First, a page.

Skipping Moon Stones

Moon Craters

Messier crater (left) and Messier A from Apollo 11. Credit: Lunar and Planetary Institute.

Sep 12, 2011

Elongated craters on the Moon are said to come from “grazing impactors.”

In one of the earliest Pictures of the Day by the late Amy Acheson, the question was asked, how do you make a crater? When astronomers began to observe the Moon centuries ago, the craters there were considered to be the remains of volcanic vents. As telescopes advanced in their resolving power, the structure of lunar craters was found to be anomalous.

Flat floors and central peaks characterize a significant percentage of lunar craters. The majority of those that remain are well-defined, conical holes with clean sides and no evidence of debris surrounding them. Rather, they appear melted with slumping walls in some cases.

In the image at the top of the page, two members of a crater group in Mare Fecunditatis are shown. The conventional explanation for them is that a massive asteroid struck the Moon a glancing blow, scooping out the elongated Messier crater and then bounding back to the surface, where it excavated the Messier A formation before returning to space.

There are no ejecta anywhere near the crater formations, particularly outside of the long axis boundaries, so where is the debris from the impact? The ability of an object to survive the energies involved with a high-velocity strike is also questionable. Especially since the two craters measure 15 X 8 kilometers and 16 X 11 kilometers, respectively.

There are several other elongated craters on the Moon, and others on Mars. They have features in common: flat floors, steep walls, lack of impact ejecta, and a fresh appearance.

The Electric Universe hypothesis offers another perspective on the observations. Several factors come into play that are not available to the consensus theories of geophysics because the lexicon of descriptions available to them does not include electric arcs or traveling subterranean electric discharges.

There are, of course, many possible explanations for craters, but once the electric force is included in the search for those explanations a new way of seeing the world becomes possible. If the conductive surface carries a negative charge, an arc will travel, sometimes eroding elongated craters, like those under discussion.

The electrical interpretation explains the nature of the topography dominating the craters on the Moon. Electromagnetic forces between Birkeland currents constrained to a surface will force them into alignment. Ionic winds can lift material and carry it along in the direction of the current flow, thus explaining the “rays” associated with the Messier craters.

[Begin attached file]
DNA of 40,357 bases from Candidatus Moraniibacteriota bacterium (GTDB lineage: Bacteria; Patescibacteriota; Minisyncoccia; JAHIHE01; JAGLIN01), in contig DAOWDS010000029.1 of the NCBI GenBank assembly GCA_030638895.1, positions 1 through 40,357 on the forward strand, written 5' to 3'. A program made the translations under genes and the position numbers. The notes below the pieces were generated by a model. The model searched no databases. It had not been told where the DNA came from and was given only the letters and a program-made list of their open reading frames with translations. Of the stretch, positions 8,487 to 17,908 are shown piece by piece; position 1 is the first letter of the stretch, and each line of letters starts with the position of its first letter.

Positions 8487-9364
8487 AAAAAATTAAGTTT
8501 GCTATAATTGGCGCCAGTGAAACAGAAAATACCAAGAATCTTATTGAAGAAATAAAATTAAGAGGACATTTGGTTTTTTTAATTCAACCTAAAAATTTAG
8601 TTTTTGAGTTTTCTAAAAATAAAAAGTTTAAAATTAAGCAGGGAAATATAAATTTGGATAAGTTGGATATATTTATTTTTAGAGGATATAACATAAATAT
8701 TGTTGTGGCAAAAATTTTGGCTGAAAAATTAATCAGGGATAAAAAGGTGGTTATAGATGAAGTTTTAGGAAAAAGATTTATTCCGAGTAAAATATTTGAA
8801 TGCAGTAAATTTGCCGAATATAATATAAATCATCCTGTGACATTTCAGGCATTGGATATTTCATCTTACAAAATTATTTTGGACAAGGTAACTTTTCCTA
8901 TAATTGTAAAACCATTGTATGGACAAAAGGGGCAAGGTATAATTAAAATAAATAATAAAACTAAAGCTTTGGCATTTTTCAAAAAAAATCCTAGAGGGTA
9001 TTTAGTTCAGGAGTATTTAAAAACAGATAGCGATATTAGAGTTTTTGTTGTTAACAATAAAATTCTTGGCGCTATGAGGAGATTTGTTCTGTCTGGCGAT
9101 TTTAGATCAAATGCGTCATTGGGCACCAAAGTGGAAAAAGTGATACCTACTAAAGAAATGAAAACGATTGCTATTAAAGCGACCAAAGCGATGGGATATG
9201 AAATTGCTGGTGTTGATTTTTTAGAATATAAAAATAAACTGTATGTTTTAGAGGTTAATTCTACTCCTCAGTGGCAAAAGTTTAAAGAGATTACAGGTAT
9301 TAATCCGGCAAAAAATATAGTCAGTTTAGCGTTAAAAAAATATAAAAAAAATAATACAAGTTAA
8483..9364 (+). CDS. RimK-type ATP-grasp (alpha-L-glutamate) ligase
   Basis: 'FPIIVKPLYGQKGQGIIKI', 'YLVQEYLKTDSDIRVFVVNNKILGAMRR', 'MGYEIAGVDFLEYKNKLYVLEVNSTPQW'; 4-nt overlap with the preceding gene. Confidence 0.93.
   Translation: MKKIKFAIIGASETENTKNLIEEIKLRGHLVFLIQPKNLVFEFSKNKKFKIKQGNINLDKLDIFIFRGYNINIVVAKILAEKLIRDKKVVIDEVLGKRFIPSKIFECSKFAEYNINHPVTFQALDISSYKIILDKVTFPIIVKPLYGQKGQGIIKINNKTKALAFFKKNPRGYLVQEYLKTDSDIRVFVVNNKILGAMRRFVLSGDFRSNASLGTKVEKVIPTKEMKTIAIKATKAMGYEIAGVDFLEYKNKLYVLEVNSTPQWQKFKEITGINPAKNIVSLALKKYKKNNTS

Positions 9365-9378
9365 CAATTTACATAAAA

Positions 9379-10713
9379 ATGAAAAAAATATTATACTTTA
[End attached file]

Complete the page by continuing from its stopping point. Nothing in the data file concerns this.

An interesting note is that there is no magnetosphere on the Moon, but some areas possess an “impressed” magnetic field. Since magnetism and electricity are bound together, why is it puzzling for planetary scientists when confronted with anomalous magnetic signatures? Would it be unreasonable to conclude that an electric field impinged on those bodies, leaving behind a remanent magnetic domain? If so, then that is evidence for “electric craters.”

Stephen Smith

Hat tip to Eric Aitchison

Thunderbolts of the Gods, The Electric Sky, The Electric Universe

Thunderbolts of the Gods, by David Talbott and Wallace Thornhill, introduces the reader to an age of planetary instability and earthshaking electrical events in ancient times. If their hypothesis is correct, it could not fail to alter many paths of scientific investigation.
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The Electric Sky. Professor of electrical engineering Donald Scott systematically unravels the myths of “Big Bang” cosmology, and he does so without resorting to black holes, dark matter, dark energy, neutron stars, magnetic “reconnection,” or any other fictions needed to prop up a failed theory.
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The Electric Universe. In language designed for scientists and non-scientists alike, authors Wallace Thornhill and David Talbott show that even the greatest surprises of the space age are predictable patterns in an electric universe.
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